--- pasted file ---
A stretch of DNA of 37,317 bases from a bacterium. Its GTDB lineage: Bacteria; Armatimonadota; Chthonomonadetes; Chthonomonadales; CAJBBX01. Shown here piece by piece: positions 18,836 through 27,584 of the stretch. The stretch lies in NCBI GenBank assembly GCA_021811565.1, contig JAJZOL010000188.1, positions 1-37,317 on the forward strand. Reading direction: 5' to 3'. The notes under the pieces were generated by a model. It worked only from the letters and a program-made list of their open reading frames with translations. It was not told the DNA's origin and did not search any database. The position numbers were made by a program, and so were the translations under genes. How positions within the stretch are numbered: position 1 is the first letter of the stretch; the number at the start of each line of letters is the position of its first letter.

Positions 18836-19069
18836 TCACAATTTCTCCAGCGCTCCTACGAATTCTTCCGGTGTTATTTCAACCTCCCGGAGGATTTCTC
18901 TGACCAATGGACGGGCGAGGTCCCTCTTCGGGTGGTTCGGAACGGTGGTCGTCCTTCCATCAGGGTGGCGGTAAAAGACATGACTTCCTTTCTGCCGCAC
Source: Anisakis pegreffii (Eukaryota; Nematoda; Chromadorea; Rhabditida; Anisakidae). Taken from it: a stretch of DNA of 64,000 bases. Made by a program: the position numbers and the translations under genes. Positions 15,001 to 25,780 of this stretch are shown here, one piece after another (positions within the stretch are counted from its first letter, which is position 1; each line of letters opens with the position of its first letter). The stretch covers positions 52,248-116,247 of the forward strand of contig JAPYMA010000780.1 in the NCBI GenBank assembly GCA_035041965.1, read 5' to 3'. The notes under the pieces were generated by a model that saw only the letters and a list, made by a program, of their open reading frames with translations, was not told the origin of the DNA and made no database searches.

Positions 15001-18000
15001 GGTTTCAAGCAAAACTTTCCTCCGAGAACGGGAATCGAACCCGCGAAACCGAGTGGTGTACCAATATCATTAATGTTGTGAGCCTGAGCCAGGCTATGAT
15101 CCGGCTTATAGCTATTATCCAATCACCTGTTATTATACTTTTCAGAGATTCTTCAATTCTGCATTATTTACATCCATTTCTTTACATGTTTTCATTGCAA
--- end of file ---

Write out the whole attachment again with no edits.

A stretch of DNA of 37,317 bases from a bacterium. Its GTDB lineage: Bacteria; Armatimonadota; Chthonomonadetes; Chthonomonadales; CAJBBX01. Shown here piece by piece: positions 18,836 through 27,584 of the stretch. The stretch lies in NCBI GenBank assembly GCA_021811565.1, contig JAJZOL010000188.1, positions 1-37,317 on the forward strand. Reading direction: 5' to 3'. The notes under the pieces were generated by a model. It worked only from the letters and a program-made list of their open reading frames with translations. It was not told the DNA's origin and did not search any database. The position numbers were made by a program, and so were the translations under genes. How positions within the stretch are numbered: position 1 is the first letter of the stretch; the number at the start of each line of letters is the position of its first letter.

Positions 18836-19069
18836 TCACAATTTCTCCAGCGCTCCTACGAATTCTTCCGGTGTTATTTCAACCTCCCGGAGGATTTCTC
18901 TGACCAATGGACGGGCGAGGTCCCTCTTCGGGTGGTTCGGAACGGTGGTCGTCCTTCCATCAGGGTGGCGGTAAAAGACATGACTTCCTTTCTGCCGCAC
Source: Anisakis pegreffii (Eukaryota; Nematoda; Chromadorea; Rhabditida; Anisakidae). Taken from it: a stretch of DNA of 64,000 bases. Made by a program: the position numbers and the translations under genes. Positions 15,001 to 25,780 of this stretch are shown here, one piece after another (positions within the stretch are counted from its first letter, which is position 1; each line of letters opens with the position of its first letter). The stretch covers positions 52,248-116,247 of the forward strand of contig JAPYMA010000780.1 in the NCBI GenBank assembly GCA_035041965.1, read 5' to 3'. The notes under the pieces were generated by a model that saw only the letters and a list, made by a program, of their open reading frames with translations, was not told the origin of the DNA and made no database searches.

Positions 15001-18000
15001 GGTTTCAAGCAAAACTTTCCTCCGAGAACGGGAATCGAACCCGCGAAACCGAGTGGTGTACCAATATCATTAATGTTGTGAGCCTGAGCCAGGCTATGAT
15101 CCGGCTTATAGCTATTATCCAATCACCTGTTATTATACTTTTCAGAGATTCTTCAATTCTGCATTATTTACATCCATTTCTTTACATGTTTTCATTGCAA